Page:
School has started. Children are out and about. So are careless drivers. The summonses issued in Fair Haven lately tell what is known as a familiar tale around town.
To send a strong message about protecting and serving the children and other pedestrians, especially during school season, Fair Haven police on a vigilant mission to rid the roads of inattentive and speeding drivers.
In an attempt to drive the message home and down the town’s main thoroughfare — River Road — police in the past few days alone have issued 31 summonses involving “violations of pedestrian crosswalks and cell phone uses” as well as speeding, Councilman Rowland Wilhelm, police liaison, reported.
“Beware folks,” Wilhelm said at Monday’s Borough Council meeting. “Kids are in school. Slow down.”
The enforcement issue is one that has been met with appreciation by some parents.
“I personally have noticed a big change, so thank you very much,” Councilwoman and parent Susan Sorensen said.
Resident Ruth Blaser said that she thinks the students traveling to and from school also compromise their own safety by not obeying pedestrian rules.
“They have to obey the traffic laws too, because they tend to just go and do their thing without looking … they make it dangerous,” she said.
The pedestrian safety and traffic enforcement issue has been a common thread of concern, running down River Road into Rumson.
Rumson resident on the road.
From Fair Haven to Rumson and vice versa, , with sudden changes near Sugar Maple Lane in Rumson and on the bend by Doughty Lane in Fair Haven.
Fair Haven officials mentioned that they feel the borough’s Streetscape program's road stenciling creates an illusion of a more narrow road, which tends to slow drivers down.
Residents in both towns have expressed that, in addition to disregard for traffic laws, the abrupt changes in the limit are contributing factors to the problem.
But River Road is a county road, and as such, any changes concerning it must meet county approval. A speed limit sign, for instance, cannot be altered or moved without going through an involved approval process.
Rumson Mayor John Ekdahl has said that he has approached Monmouth County officials about getting the limit changed to a uniform 35 miles per hour to avoid the quick changes and, perhaps, quell the speeding problem with more consistency in the limit.
Whether or not drivers will obey a lowered limit is in question, Fair Haven officials discussed at the Monday night meeting.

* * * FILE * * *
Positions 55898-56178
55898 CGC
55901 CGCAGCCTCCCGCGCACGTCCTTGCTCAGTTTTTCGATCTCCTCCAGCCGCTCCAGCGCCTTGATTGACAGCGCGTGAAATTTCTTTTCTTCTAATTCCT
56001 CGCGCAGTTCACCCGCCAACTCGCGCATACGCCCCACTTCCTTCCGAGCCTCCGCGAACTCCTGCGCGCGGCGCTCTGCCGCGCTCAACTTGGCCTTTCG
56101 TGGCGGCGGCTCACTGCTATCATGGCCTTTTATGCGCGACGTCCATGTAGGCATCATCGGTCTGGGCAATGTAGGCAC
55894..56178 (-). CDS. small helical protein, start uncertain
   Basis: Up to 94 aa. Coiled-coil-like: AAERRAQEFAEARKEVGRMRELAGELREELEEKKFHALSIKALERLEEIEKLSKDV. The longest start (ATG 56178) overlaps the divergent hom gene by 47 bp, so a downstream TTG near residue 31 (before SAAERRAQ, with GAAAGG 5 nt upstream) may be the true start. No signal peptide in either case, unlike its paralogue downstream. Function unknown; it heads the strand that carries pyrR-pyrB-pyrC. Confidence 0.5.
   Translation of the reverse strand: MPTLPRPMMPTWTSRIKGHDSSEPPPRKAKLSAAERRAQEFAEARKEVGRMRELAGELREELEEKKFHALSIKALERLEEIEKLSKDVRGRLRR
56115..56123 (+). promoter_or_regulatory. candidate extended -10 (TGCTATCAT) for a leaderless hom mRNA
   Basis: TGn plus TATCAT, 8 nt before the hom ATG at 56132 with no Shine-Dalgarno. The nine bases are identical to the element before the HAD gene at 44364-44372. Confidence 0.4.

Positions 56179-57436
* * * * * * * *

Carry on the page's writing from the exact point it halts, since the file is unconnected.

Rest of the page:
“Since you had such a high hit rate (in enforcement with the 31 summonses), is that something you can repeat until the message is driven home?” asked Councilman Eric Jaeger.
Fair Haven Police Chief Darryl Breckenridge, who was sitting in the audience at the meeting, gave a “yes” nod.
Reiswig, for Rumson, has continued to push for similarly stiffer enforcement and the change in the limit.
He recently sent the following letter to the county:
My name is Ron Reiswig. I'm a resident of Rumson, living on the west edge of town at Third Street and River Road.
Many of the downtown residents, including myself are dismayed at the amount of traffic and the speeding along river road coming into the west end of town — often destined for the beaches, Ferry terminals, etc.
After talking to numerous residents, the Mayor, incoming Police Chief Lt. (Scott) Paterson, all have encouraged me to do what I can to raise awareness with county officials.
So, I've taken up the effort to see what we can do together.
My understanding was (that) a petition was submitted, by Rumson officials, to the county to lower the county road speed limit from 40 to 35 mph between Fair Haven and Rumson.
This is a good first step if approved, but additional steps are needed.
Specifically, I'd like to work with the right county decision makers to add a 30 mile per hour sign on the outside edge of town west of Sugar Maple (Lane).
The effort here is to slow care down before they hit the residential section —transitioning from 40 to 30. With houses right up on River Road, sidewalks and kids start at about Sugar Maple and especially at Third Street.
Today cars don't often slow down below 30 until well into town and don't stop for pedestrians attempting to cross the sidewalks. We believe the costs for these two near-term steps are nominal.
Secondly, adding an additional 30 mph size on River heading West at First or Second streets to remind drivers to not speed up until they fully exit the residential section (would help).
Thank you for the attention and I look forward to hearing from you on how best to proceed.
Also planning to address this at next Freeholders meeting next week.